New flex tutoring position keeping students from falling behind

Students in Minnesota are falling behind in reading and math. That’s a problem, because proficiency in those areas are the building blocks for success. 

State testing show results show one in three third graders in the state isn’t reading at their grade level and 40 percent of eighth graders aren’t meeting standards in math. 

AmeriCorps programs, Minnesota Reading Corps and Minnesota Math Corps have been meeting the call to help, but now need some support. 

“We have a number of students who are not meeting benchmark standards from the earliest grades,” Principal Howard Wilson of Eastern Heights Elementary School in St. Paul said.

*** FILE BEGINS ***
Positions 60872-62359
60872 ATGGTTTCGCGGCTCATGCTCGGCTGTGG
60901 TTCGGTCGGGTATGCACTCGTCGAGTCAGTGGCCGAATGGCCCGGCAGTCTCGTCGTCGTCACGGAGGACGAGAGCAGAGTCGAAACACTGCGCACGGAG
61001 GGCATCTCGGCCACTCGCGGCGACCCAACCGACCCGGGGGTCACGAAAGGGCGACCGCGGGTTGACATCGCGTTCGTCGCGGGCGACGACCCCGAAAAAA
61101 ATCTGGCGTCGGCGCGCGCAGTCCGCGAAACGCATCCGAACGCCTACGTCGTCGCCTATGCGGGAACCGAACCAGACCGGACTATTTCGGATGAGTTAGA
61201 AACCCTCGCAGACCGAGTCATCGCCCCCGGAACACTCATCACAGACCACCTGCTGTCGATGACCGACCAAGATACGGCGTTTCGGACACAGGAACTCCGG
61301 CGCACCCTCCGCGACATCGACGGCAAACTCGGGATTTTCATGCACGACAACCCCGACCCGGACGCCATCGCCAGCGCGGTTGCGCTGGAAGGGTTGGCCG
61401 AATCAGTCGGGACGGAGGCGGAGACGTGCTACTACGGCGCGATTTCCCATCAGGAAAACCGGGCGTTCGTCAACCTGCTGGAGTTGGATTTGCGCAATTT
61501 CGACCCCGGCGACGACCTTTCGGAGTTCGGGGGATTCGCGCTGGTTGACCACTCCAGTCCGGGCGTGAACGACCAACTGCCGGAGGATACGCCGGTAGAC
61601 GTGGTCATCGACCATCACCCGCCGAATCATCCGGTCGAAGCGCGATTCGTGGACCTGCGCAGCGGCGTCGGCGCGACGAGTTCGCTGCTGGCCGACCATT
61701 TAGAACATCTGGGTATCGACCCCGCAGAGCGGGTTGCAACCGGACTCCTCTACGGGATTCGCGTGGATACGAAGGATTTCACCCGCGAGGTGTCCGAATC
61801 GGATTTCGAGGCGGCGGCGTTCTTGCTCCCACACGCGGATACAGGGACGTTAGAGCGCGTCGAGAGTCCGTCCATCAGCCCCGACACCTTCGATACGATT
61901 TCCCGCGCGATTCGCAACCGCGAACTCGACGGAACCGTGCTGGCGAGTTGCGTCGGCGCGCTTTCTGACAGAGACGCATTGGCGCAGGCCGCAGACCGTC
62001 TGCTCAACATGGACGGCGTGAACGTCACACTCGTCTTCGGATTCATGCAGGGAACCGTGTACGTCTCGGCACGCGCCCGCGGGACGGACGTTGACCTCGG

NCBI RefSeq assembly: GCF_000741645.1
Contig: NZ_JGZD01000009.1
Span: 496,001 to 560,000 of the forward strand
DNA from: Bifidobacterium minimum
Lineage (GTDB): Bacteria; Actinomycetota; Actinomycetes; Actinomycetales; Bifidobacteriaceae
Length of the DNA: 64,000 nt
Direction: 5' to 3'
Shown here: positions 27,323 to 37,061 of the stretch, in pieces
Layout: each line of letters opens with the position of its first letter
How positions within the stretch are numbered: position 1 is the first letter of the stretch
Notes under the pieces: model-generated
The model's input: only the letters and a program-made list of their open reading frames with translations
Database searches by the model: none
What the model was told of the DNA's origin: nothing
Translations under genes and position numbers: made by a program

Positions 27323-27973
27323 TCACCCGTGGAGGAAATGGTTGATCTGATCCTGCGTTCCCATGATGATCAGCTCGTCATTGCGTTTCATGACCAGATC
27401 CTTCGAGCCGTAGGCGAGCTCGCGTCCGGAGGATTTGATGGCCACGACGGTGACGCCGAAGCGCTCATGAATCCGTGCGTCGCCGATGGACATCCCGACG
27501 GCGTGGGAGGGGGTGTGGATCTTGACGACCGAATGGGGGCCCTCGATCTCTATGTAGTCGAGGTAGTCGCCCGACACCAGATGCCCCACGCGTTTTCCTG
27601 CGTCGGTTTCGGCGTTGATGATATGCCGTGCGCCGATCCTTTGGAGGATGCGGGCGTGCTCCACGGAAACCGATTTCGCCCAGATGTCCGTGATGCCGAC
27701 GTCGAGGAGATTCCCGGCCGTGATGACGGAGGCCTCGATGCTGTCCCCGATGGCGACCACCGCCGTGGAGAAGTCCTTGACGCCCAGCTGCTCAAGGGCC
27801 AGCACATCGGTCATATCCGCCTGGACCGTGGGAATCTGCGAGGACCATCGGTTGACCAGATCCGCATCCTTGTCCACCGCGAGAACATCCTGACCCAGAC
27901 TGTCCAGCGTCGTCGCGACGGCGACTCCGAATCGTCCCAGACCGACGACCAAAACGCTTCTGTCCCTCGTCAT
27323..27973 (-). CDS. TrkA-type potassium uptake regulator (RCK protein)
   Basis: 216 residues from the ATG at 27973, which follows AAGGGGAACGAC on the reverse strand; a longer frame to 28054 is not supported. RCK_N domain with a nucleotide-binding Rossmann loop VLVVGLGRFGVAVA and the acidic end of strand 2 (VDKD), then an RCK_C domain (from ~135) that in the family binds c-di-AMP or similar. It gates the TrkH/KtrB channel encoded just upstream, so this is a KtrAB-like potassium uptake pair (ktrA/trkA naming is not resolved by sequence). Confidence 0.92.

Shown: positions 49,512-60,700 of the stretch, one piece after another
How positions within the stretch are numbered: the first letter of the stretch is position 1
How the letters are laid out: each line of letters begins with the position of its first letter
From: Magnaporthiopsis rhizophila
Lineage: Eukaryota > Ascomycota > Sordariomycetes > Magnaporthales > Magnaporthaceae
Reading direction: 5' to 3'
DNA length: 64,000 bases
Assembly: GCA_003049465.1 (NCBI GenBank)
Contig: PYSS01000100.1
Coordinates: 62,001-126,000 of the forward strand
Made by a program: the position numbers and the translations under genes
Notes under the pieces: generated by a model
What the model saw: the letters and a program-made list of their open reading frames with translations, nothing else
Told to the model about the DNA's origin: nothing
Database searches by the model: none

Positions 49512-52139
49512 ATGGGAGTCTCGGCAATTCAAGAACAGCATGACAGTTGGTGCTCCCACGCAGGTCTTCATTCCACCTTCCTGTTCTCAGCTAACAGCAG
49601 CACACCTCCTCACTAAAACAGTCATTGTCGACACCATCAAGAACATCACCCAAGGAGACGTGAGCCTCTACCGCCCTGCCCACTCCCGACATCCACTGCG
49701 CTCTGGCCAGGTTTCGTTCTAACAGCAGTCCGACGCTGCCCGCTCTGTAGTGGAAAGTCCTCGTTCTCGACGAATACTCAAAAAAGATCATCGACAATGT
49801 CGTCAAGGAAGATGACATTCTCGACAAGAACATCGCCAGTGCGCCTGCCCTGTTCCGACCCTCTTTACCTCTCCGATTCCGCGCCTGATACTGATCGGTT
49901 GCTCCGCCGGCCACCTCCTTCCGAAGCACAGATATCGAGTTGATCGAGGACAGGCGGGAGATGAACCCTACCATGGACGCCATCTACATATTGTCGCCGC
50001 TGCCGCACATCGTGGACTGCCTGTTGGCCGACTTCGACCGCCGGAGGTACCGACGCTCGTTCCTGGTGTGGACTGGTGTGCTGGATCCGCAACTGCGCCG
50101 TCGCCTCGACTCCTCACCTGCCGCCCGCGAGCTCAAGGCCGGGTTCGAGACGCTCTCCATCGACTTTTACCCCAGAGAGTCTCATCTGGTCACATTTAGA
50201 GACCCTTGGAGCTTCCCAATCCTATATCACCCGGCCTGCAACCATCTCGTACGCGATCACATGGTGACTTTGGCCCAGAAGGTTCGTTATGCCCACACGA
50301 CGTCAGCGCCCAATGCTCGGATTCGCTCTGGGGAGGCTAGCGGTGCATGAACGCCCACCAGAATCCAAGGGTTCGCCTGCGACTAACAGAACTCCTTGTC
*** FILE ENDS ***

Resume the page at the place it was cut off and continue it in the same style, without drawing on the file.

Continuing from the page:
Educators say, third grade is the turning point when children transition from learning to read to reading to learn. Studies show, nearly 75 percent of third graders who read poorly, continue to read poorly in high school. 

"If they are falling behind we want to be able to catch them up really quickly, so that they get everything they possibly can out of their classroom instruction,” Julia Quanrud, Director of Minnesota Reading Corps said. 

About 1,500 tutors are working with kids across the state five days a week, but more are needed.   

Now, the AmeriCorps programs are offering more flexibility with a new three-day position. It’s 18 hours a week. The tutors get paid and receive more than a $1,000 to put toward college tuition or student loans. 

To tutor, they don’t need to have a teaching license or a college degree. Program coordinators will teach them what they need to know to help the children succeed. For more information, click here.